256 Words


Mike Marcoe

As a hopeful teenager, a mouthy young man with a gaunt posture and restless hands, and eyes that never fixed themselves in one spot, Sean pursued the cheerleaders in his grade because they were so much more open and seductive---and how their hips could move!---than the nerdy brains and the silent bookworms, and in his twenties he kept his standards very high to avoid ending up with someone whose face he couldn't fall for at every moment; and in the next decade he watched hopefully in the distance for the first round of divorcees, though fewer of them could offer the skin tone he wanted so desperately, while the bookworms had blossomed into beautiful and successful women who said, "Cheerleaders, ahem, cheerleaders, Sean" as they laughed past him at the class reunion; so he sailed into middle age determined to snare the mature type who could also juice herself at a moment's notice ("as the twentysomethings can always do!"), only to spend his seventies surrounded by women in the same room of the County Rest Home as he, including a newly widowed, bright-eyed classmate who said, "Sean, I wish I'd have gotten to know you better back in high school," at which the old man smiled, thought a moment, and then looked past her to a slouching former cheerleader on the other end of the room, who was wetting herself in his--- his!--- presence, and staring at his restless eyes vacantly as her pungent, salty smell hit the nurses' aides, those sexy young things.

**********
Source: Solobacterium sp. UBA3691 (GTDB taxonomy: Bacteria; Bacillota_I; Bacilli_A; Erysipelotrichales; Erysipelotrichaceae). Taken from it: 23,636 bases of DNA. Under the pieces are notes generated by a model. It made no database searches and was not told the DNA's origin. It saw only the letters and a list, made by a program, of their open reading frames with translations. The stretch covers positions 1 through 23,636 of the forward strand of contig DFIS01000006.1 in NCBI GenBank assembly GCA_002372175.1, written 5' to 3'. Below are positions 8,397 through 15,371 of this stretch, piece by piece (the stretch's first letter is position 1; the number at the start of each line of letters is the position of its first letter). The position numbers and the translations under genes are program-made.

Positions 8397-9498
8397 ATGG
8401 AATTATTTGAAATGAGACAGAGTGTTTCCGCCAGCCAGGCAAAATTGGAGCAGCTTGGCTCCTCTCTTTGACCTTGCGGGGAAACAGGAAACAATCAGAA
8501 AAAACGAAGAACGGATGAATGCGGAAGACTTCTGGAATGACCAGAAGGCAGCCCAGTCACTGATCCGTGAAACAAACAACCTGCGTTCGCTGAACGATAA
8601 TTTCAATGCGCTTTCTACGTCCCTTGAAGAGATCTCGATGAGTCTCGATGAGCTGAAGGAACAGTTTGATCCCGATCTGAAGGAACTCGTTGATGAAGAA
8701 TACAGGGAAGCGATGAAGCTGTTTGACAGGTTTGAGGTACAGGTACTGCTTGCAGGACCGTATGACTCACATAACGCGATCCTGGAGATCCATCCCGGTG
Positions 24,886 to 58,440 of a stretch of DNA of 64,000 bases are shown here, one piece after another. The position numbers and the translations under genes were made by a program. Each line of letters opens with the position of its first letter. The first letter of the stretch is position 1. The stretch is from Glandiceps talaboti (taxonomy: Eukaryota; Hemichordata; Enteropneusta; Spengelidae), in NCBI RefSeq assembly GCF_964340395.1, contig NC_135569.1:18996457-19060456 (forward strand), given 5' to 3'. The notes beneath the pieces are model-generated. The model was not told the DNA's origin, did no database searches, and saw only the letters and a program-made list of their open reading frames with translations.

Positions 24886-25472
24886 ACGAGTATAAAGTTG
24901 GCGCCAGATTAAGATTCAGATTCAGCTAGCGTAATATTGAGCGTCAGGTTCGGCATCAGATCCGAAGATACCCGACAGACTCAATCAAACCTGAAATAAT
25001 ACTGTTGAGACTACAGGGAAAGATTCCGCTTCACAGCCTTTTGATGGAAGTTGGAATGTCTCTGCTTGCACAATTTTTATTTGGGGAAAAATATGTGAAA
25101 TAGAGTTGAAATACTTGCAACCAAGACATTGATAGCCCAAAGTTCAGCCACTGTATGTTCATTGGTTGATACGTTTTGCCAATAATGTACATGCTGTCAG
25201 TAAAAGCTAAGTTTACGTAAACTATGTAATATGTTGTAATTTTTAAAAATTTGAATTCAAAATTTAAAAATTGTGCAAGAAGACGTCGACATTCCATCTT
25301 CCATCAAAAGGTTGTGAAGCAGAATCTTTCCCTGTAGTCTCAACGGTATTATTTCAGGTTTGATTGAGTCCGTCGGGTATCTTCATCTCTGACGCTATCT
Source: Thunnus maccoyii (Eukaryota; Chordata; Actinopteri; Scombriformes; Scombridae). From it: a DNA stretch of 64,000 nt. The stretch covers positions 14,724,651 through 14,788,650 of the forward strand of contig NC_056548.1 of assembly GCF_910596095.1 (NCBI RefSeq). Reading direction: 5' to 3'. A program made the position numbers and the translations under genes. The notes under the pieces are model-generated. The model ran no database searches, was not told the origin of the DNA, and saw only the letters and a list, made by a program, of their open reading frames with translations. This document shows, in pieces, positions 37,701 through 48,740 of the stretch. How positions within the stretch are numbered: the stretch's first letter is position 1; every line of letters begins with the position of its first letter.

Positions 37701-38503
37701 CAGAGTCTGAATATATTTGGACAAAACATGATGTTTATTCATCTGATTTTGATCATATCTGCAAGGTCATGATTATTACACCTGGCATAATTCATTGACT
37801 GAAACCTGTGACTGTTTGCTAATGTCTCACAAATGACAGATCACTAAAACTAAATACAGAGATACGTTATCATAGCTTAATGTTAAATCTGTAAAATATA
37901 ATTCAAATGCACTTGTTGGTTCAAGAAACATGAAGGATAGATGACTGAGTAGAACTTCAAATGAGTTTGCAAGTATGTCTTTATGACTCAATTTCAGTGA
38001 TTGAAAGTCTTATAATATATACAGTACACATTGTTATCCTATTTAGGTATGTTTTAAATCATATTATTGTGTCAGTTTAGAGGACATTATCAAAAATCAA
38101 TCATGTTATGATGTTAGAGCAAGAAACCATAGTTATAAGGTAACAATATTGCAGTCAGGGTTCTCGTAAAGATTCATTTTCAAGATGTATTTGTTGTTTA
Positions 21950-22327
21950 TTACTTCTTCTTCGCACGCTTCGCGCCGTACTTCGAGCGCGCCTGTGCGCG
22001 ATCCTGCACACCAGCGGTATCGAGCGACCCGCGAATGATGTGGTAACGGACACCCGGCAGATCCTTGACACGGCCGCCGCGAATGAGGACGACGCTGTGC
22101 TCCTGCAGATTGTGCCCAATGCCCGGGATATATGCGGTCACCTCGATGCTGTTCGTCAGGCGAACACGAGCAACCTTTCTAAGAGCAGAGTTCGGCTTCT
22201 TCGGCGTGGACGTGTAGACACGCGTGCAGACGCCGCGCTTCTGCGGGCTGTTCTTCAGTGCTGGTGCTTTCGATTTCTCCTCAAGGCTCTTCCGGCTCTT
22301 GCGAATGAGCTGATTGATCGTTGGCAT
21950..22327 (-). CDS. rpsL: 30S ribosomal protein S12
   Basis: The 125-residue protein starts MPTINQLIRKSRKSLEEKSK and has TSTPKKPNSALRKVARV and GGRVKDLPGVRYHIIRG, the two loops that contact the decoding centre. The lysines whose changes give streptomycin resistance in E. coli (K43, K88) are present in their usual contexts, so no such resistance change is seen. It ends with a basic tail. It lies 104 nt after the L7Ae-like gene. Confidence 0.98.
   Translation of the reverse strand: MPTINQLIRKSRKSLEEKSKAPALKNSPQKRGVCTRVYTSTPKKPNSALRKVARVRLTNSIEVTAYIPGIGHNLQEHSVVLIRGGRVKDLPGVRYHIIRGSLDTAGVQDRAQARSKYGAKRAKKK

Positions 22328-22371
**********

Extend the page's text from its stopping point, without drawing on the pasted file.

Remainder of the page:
Copyright ©2000 Mike Marcoe. All Rights Reserved.

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March, 2000
Issue #47

256 Words